"All of their results are showing situations where the GPS signal environment is unimpaired," said Scott. "What I mean by that is that the signal is all there, there's no fading, no buildings — it's basically open sky conditions."

Scott also took issue with Ligado's assertion that position error as experienced by a user was a better indicator of interference than degradation in the signal-to-noise ratio (C/N0), a standard being used by the DoT for its Adjacent Band Compatibility Study. Degradation in C/N0 does not accurately predict GPS position performance, Ligado argued in its presentation, or the impact of interference from signals in neighboring bands.

The signal-to-noise ratio is not meant to predict position, said Scott, it's about reliability.

"It's pretty well-known that a GPS receiver, as long as it's tracking satellites, it's pretty accurate. You have to throw a lot of interference at it before it actually loses lock — in other words, before you can't track the satellite," Scott told Inside GNSS.

Therefore, if you rely on position accuracy as your metric, he said, "you're not perceiving the risk."

The signal-to-noise ratio can go way down, Scott said, and along with it the reliability of the receiver information and your ability to deal with an impaired environment  — but your accuracy will be good right up until the point the signal is lost. "C/N0 is a safer measure."

Using position accuracy to measure interference skews the results, he added, and puts GPS receivers at risk of failure under actual operating conditions.

"By substituting position error for C/N0 degradation you're basically building in a strong case for LTE, in other words allowing very high levels of interference — damaging levels of interference."

Providing Cover
Ligado's desire to discredit C/N0 as an interference measure is linked to the ABC Assessment, said Tim Farrar, a mobile communications expert with TMF Associates.

"LightSquared  [i.e., Ligado] wants to move expeditiously to get to a conclusion here, and the biggest potential source of delay is the ABC study," Farrar explained. "If that progresses along what has been a very slow timetable to date, it could push a  conclusion and a report on the study results out by many months at least. LightSquared really doesn't want to wait that long for the FCC to move forward. So, doing this testing is an attempt to put information into the record that would give the FCC some basis for moving forward without saying, 'We can't do anything until the ABC study is done.'"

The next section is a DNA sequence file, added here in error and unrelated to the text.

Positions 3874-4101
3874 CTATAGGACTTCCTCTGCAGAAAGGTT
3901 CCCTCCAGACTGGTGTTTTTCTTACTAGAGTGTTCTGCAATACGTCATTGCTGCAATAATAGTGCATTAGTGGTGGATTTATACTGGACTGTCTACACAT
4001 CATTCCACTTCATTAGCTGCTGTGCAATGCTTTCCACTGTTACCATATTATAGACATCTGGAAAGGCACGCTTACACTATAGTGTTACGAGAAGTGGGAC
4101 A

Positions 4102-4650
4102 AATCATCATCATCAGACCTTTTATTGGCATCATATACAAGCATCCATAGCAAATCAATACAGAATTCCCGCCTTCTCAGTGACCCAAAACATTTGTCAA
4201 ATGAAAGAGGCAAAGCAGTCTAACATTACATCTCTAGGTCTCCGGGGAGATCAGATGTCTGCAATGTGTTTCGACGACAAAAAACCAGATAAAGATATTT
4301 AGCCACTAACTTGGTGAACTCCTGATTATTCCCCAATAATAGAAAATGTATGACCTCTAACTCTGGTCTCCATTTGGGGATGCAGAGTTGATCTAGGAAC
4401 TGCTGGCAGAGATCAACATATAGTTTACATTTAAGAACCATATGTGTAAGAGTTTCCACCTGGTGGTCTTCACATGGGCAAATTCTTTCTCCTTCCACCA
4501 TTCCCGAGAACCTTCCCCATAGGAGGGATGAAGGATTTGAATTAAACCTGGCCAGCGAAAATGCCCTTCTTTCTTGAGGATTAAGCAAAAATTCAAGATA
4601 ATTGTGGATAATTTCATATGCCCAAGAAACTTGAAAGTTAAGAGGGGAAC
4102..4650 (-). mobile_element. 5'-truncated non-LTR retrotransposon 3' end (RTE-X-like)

The rush is being fueled financial realities, suggested Farrar, plus an eagerness to start the long process to get a 3GPP band class assignment and boost the salability of the spectrum. There is also likely a strong desire to wrap things up before the end of the Obama administration.

"If it [a decision to proceed] slips beyond the current administration, firstly there's uncertainty about who will be in charge and secondly there will be new commissioners and those people will require time to be confirmed and get their feet under the desk,” said Farrar. "So, I think it's reasonable to expect that if things are pushed beyond December, then there would be a delay of 6 to 12 months before things move forward any further."

With its debts mounting, Ligado would find such a delay very costly, he said, and Ligado wants the FCC to act. Even though the test results released last week were quite limited, they could help provide an avenue for what Farrar said is perceived to be a political decision.

"LightSquared is trying to give the FCC some political cover for why they might move forward," he said. "Whether they will be successful or not it's hard to know, but that is the objective — to provide some justification for the FCC to do stuff."

Test results were released on the following receivers:
Garmin eTrex H
Garmin GPSMAP 76 CSx
Garmin GPSMAP 78 SC
Garmin Montana 650t
Garmin Nuvi 2495LMT
Garmin Nuvi 255LM
Garmin Nuvi 2597LMT
Motorola MW810
Samsung Galaxy S5
Samsung Galaxy S6